CFD Online Logo CFD Online URL
www.cfd-online.com
[Sponsors]
Home > Forums > OpenFOAM

Vortex Shedding on LES

Register Blogs Members List Search Today's Posts Mark Forums Read

Like Tree3Likes

Reply
 
LinkBack Thread Tools Display Modes
Old   February 11, 2013, 09:14
Default
  #21
Senior Member
 
Bernhard
Join Date: Sep 2009
Location: Delft
Posts: 790
Rep Power: 12
Bernhard is on a distinguished road
"Assumption is the mother of all f* ups"
I think in your case it is easy to test with a periodic inlet domain, using the mapped boundary condition. Maybe it is worth giving it a try, to rule out this effect? Or to confirm your assumption
Bernhard is offline   Reply With Quote

Old   February 11, 2013, 09:47
Default
  #22
Senior Member
 
Julien
Join Date: Jun 2012
Location: France
Posts: 153
Rep Power: 5
Djub is on a distinguished road
Periodic inlet domain?
In a very different case (atmospheric turbulent layer), I am mapping a plane on my inlet in order to developp my turbulence.
Here in the case of vortex shedding, I don't need to developp any turbulence because my flow is with no turbulence (or very low turbulence).
I can imagine that there is a problem with a too short inlet: upwind of an obstacle, there exists an over pressure "bulb" wwhich is able to repel the streamlines. Thus, the inlet must be longer than this "bulb". Limiting the inlet should add constrains on the shape of this bulb, and could affect slightly the frequency of vortex shedding.
I could try a longer inlet, just to check if the frequencies are getting better. But they are already not bad! I could also try to get a longer outlet, or a wider section (to get lower blockage effect), or better mesh (12, or 15 cell for the edge). Why do you thing the inlet length is the critical parameter?
Djub is offline   Reply With Quote

Old   February 11, 2013, 15:22
Default
  #23
Senior Member
 
Mahdi Hosseinali
Join Date: Apr 2009
Posts: 124
Rep Power: 8
anishtain4 is on a distinguished road
I have not read all the posts but are you sure you should use LES? a 2-D case is not turbulent at all since it cannot model any vortex-stretch, by adding the LES model you are practically imposing a much more viscosity to your case, try running with laminar model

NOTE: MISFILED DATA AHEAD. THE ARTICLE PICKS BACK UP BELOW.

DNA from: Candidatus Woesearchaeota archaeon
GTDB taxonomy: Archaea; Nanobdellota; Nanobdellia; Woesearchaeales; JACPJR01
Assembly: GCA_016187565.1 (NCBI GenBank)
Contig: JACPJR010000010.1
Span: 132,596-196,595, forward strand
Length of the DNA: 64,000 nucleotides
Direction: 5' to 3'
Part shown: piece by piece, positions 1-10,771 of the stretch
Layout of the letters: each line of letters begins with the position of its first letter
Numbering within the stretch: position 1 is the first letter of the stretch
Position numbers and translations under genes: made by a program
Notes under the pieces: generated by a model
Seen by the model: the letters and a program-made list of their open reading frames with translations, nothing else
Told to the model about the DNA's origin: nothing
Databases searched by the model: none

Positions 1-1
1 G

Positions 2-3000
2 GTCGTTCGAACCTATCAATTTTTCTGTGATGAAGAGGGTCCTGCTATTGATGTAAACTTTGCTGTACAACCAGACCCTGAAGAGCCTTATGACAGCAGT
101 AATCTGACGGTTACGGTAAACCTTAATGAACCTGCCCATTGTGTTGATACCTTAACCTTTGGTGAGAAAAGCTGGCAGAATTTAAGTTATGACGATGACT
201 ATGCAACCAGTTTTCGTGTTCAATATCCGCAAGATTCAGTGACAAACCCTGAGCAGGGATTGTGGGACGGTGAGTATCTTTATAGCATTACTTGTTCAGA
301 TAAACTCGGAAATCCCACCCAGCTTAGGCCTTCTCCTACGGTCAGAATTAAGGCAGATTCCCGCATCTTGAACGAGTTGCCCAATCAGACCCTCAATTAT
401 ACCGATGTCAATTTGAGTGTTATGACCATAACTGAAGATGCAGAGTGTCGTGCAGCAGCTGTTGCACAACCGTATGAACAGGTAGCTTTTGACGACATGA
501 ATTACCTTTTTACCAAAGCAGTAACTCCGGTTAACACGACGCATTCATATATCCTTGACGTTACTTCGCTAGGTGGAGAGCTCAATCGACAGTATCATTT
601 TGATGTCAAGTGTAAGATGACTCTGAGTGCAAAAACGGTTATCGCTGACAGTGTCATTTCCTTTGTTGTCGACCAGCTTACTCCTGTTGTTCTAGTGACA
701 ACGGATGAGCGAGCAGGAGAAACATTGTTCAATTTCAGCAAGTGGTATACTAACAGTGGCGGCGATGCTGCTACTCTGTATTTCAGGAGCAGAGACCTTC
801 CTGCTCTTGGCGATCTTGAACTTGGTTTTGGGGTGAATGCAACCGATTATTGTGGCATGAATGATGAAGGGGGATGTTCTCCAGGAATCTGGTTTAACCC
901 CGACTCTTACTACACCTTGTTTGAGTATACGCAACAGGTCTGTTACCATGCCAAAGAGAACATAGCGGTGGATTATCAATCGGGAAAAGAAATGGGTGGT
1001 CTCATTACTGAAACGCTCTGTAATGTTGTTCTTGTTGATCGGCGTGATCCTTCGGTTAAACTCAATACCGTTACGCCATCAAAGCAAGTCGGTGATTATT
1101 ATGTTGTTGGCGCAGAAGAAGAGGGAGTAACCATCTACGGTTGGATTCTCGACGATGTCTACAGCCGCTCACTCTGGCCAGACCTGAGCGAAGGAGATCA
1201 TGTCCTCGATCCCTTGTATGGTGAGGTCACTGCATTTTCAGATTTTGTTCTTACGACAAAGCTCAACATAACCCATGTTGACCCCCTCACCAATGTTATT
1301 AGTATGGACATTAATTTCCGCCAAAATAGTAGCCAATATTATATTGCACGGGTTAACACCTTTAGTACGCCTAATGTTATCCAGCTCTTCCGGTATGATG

anishtain4 is offline   Reply With Quote

Old   February 12, 2013, 04:57
Default
  #24
Senior Member
 
Julien
Join Date: Jun 2012
Location: France
Posts: 153
Rep Power: 5
Djub is on a distinguished road
Hi anishtain4,
despite the figures, my case is fully 3D, with an extension in Z direction. I ran LES because it appeared to me a good choice: I have a high Reynolds, and need transient analysis. What could I have chosen?
Here -I think I've catched your idea- it seems not necessary to have such complicated LES, becasue in fact we have only one large eddie, not a whole spectrum turbulence. Nevertheless, my aim is to developp a high turbulence profile (atmospheric turbulent layer), and my idea was to use elementary turbulent wakes, making them interfering on each other to generate the whole spectrum. Thus, my first step is to have a correct vortex shedding, but in a simulation able to handle also smallest eddies.
What do you expect with a laminar case? I am quite happy with my results. How will they be improved?
Djub is offline   Reply With Quote

Old   February 12, 2013, 06:26
Default
  #25
Senior Member
 
Mahdi Hosseinali
Join Date: Apr 2009
Posts: 124
Rep Power: 8
anishtain4 is on a distinguished road
In post #9 you mentioned a 2d simulation and given nor information is provided regarding 3rd dimension I assumed you have one cell with empty conditions on the z direction this is how I told you not to use LES.

in another post you said your maxCo is 10!! in LES you have spatial filter but no temporal one, so you should have small enough time so smallest resolved scale evolve in time, usually a maxCo of 0.2 is suggested.

with uniform inflow conditions you can't have a continuous spectrum as I see in your first picture. you should use some LES inflow features to have a broad range of eddies affecting each other. there was another topic in OpenFoam when a person was trying to make a good inlet conditions for LES in urban simulation, look it up, that maybe helpful.